19. 19. variables package main import "fmt" func main() { var x string x = "Hello World" fmt.Println(x) }
  20. 20. variables package main import "fmt" func main() { var x string x = "first" fmt.Println(x) x = "second" fmt.Println(x)}
  21. 21. variables var x string x = "first " fmt.Println(x) x = x + "second" fmt.Println(x)
  22. 22. variables var x string = "hello" var y string = "world" fmt.Println(x == y) >>false
  23. 23. variables X := "Hello World"
  24. 24. Naming variables name := "Max" fmt.Println("My dog's name is", name) dogsName := "Max" fmt.Println("My dog's name is", dogsName)
  25. 25. scope package main import "fmt" func main() { var x string = "Hello World" fmt.Println(x) }
  26. 26. scope var x string = "Hello World" func main() { fmt.Println(x) } func f() { fmt.Println(x) }
  27. 27. scope func main() { var x string = "Hello World" fmt.Println(x) } func f() { fmt.Println(x) }
  28. 28. Constants package main import "fmt" func main() { const x string = "Hello World" fmt.Println(x) }
  29. 29. Constants const x string = "Hello World" x = "Some other string" >>.main.go:7: cannot assign to x
  30. 30. Defining Multiple Variables var ( a = 5 b = 10 c = 15 )
  31. 31. An Example Program package main import "fmt" func main() { fmt.Print("Enter a number: ") var input float64 fmt.Scanf("%f", &input) output := input * 2 fmt.Println(output) }
  32. 32. For package main import "fmt" func main() { i := 1 for i <= 10 { fmt.Println(i) i = i + 1 } }
  33. 33. For func main() { for i := 1; i <= 10; i++ { fmt.Println(i) } }
  34. 34. If 1 odd 2 even 3 odd 4 even 5 odd 6 even 7 odd 8 even 9 odd
  35. 35. If func main() { for i := 1; i <= 10; i++ { if i % 2 == 0 { fmt.Println(i, "even") } else { fmt.Println(i, "odd") } } }
  36. 36. switch switch i { case 0: fmt.Println("Zero") case 1: fmt.Println("One") case 2: fmt.Println("Two") case 3: fmt.Println("Three") default: fmt.Println("Unknown Number") }
  37. 37. Array package main import "fmt" func main() { var x [5]int x[4] = 100 fmt.Println(x) } >>[0 0 0 0 100]
  38. 38. Array var total float64 = 0 for i := 0; i < len(x); i++ { total += x[i] } fmt.Println(total / len(x)) >># command-line-arguments .tmp.go:19: invalid operation: total / 5 (mismatched types float64 and int)
  39. 39. Array fmt.Println(total / float64(len(x)))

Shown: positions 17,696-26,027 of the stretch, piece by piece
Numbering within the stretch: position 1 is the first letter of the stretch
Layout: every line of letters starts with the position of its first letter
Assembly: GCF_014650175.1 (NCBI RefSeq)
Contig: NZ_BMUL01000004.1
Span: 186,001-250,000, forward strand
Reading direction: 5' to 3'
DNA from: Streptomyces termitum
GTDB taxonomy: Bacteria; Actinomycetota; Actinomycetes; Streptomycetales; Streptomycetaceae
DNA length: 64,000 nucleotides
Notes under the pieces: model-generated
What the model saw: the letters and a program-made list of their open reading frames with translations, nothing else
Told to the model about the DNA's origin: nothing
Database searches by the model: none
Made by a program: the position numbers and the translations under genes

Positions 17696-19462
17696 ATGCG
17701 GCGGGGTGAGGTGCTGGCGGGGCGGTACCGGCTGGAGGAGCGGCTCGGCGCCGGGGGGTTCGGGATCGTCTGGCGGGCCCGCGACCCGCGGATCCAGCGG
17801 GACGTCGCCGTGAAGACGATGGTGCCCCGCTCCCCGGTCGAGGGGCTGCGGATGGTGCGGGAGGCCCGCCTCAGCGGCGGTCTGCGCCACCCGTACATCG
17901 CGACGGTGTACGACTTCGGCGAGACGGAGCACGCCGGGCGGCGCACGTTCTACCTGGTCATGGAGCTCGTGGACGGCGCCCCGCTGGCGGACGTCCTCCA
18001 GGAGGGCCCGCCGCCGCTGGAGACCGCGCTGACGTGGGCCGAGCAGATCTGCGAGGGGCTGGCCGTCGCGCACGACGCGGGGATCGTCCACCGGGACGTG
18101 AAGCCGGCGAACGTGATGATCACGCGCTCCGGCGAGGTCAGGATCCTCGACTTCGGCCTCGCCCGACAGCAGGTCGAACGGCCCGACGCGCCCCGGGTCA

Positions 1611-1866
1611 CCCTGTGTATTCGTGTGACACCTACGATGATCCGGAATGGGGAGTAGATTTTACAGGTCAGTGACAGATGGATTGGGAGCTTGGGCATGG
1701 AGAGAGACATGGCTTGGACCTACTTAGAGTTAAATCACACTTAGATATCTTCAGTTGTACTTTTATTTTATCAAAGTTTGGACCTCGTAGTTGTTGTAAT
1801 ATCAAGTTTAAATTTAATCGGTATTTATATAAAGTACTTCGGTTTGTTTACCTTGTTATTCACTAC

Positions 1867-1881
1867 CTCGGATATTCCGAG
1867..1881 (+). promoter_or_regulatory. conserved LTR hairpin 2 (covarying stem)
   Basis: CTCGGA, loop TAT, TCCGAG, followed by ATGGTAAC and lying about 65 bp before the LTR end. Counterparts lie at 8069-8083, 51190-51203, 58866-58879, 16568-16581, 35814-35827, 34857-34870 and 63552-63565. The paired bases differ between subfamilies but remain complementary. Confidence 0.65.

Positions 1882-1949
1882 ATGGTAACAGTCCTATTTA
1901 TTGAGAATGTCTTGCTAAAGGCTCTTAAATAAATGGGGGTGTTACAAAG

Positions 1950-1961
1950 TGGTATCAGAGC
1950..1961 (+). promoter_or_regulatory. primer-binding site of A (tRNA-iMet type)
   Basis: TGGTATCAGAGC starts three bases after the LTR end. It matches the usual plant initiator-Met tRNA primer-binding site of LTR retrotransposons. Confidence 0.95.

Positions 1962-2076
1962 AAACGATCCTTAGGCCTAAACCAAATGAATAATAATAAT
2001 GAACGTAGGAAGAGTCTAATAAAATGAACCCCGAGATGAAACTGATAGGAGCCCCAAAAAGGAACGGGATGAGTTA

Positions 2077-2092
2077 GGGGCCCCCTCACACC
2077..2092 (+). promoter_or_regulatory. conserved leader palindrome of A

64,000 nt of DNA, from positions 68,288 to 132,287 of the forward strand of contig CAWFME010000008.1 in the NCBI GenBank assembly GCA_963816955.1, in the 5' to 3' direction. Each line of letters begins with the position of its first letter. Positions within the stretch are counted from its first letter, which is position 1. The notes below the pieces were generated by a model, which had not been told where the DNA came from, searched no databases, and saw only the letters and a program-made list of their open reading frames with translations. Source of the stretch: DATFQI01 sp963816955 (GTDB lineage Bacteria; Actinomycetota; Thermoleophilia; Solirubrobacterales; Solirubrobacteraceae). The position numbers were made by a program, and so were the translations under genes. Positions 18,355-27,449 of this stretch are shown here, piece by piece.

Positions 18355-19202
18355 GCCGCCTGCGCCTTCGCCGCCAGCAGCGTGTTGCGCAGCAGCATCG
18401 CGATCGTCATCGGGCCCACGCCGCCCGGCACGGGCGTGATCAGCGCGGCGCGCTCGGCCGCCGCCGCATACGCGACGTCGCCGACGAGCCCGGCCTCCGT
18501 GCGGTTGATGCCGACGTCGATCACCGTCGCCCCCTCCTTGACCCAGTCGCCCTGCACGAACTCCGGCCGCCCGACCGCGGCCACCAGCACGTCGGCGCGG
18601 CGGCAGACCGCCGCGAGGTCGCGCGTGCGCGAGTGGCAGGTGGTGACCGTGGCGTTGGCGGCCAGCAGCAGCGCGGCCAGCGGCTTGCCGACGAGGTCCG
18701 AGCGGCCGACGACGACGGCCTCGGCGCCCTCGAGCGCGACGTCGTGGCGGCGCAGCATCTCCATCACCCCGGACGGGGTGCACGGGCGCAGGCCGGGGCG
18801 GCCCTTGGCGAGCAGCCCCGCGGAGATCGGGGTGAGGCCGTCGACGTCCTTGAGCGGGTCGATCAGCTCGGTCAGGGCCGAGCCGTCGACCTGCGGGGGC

40. 40. Array x := [5]float64{ 98, 93, 77, 82, 83 }
  41. 41. Slice func main() { slice1 := []int{1,2,3} slice2 := append(slice1, 4, 5) fmt.Println(slice1, slice2) }
  42. 42. maps var x map[string]int x["key"] = 10 fmt.Println(x)
  43. 43. elements := map[string]string{ "H": "Hydrogen", "He": "Helium", "Li": "Lithium", "Be": "Beryllium", "B": "Boron", "C": "Carbon",
  44. 44. maps elements := map[string]map[string]string{ "H": map[string]string{ "name":"Hydrogen", "state":"gas", }, "He": map[string]string{ "name":"Helium", "state":"gas", },}
  45. 45. maps if el, ok := elements["He"]; ok { fmt.Println(el["name"], el["state"]) }
  46. 46. function func average(xs []float64) float64 { total := 0.0 for _, v := range xs { total += v } return total / float64(len(xs)) }
  47. 47. function func main() { xs := []float64{98,93,77,82,83} fmt.Println(average(xs)) }
  48. 48. function func f() (int, int) { return 5, 6 } func main() { x, y := f() }
  49. 49. func add(args ...int) int { total := 0 for _, v := range args { total += v } return total} func main() { fmt.Println(add(1,2,3)) }
  50. 50. Closure func main() { add := func(x, y int) int { return x + y } fmt.Println(add(1,1)) }
  51. 51. defer package main import "fmt" func first() {fmt.Println("1st")} func second() {fmt.Println("2nd")} func main() {defer second() first() }
  52. 52. defer f, _ := os.Open(filename) defer f.Close()
  53. 53. panic package main import "fmt" func main() { panic("PANIC") str := recover() fmt.Println(str) }
  54. 54. reference Wikipedia.com Golang.com An Introduction to Programming in Go (go book) Caleb Doxsey